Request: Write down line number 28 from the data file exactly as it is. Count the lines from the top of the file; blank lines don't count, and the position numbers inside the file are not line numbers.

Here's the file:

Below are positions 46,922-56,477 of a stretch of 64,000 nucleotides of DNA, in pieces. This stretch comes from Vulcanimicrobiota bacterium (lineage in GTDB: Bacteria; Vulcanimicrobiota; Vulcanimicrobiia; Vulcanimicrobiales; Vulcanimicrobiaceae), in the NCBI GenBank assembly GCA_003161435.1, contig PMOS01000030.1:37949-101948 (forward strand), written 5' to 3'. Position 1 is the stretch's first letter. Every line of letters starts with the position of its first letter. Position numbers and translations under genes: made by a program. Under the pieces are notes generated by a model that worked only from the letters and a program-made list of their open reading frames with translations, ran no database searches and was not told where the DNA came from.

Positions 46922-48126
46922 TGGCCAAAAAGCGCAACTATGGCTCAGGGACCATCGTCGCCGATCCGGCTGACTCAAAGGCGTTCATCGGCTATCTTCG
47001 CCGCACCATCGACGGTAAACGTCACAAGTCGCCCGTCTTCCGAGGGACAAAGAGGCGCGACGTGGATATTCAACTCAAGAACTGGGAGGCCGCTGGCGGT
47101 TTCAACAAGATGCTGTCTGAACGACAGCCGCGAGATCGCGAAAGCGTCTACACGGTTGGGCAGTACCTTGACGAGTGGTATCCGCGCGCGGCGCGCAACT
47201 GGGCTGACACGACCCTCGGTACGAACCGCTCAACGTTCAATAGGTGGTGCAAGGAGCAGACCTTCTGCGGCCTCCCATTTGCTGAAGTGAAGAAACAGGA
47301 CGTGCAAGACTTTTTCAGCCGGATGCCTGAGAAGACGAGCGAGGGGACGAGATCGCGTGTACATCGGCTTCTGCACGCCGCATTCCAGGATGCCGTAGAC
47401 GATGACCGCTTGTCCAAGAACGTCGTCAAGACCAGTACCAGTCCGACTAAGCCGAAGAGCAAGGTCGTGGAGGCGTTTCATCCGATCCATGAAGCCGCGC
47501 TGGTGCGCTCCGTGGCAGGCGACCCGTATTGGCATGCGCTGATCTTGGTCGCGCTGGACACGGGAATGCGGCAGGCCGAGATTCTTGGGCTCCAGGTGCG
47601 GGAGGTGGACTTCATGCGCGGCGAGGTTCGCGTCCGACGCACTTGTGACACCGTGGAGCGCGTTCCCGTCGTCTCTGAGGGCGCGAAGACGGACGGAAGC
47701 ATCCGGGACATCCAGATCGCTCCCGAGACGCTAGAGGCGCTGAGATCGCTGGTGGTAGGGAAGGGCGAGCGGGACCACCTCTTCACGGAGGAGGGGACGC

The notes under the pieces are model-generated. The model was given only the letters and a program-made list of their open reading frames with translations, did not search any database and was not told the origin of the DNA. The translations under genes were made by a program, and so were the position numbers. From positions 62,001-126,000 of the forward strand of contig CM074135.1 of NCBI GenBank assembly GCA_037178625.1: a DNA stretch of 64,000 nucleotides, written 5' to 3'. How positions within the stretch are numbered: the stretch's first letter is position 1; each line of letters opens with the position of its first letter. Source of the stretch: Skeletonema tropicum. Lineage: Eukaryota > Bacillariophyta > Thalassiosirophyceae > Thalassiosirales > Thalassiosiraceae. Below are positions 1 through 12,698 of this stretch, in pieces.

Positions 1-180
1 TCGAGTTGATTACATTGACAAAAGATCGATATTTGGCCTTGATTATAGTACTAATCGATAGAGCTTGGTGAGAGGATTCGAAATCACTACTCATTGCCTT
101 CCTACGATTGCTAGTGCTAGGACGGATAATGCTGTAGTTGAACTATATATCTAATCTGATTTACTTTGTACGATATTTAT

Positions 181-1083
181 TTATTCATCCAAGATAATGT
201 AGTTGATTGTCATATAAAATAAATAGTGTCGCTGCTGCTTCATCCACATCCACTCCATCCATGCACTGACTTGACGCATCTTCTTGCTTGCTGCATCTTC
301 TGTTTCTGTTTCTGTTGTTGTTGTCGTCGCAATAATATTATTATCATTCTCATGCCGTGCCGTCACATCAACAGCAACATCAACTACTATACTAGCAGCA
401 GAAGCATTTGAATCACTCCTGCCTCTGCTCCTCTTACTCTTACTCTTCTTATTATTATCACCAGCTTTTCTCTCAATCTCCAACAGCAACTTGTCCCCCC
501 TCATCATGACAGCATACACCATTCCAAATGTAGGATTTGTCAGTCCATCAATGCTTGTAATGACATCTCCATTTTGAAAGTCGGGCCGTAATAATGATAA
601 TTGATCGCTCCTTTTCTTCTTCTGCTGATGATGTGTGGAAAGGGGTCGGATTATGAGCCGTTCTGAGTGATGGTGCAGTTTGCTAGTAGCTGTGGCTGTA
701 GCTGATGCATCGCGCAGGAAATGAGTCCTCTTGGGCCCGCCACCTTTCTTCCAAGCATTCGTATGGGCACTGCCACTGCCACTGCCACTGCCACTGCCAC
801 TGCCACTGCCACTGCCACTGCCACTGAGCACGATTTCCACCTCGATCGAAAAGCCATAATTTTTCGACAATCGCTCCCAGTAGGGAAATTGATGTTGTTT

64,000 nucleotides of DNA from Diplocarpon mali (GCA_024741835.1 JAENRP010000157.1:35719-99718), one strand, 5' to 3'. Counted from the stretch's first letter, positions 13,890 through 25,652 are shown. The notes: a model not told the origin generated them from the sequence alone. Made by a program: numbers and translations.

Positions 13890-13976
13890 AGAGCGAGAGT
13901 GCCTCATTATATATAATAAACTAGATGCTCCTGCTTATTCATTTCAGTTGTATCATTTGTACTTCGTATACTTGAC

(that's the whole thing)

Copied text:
13901 GCCTCATTATATATAATAAACTAGATGCTCCTGCTTATTCATTTCAGTTGTATCATTTGTACTTCGTATACTTGAC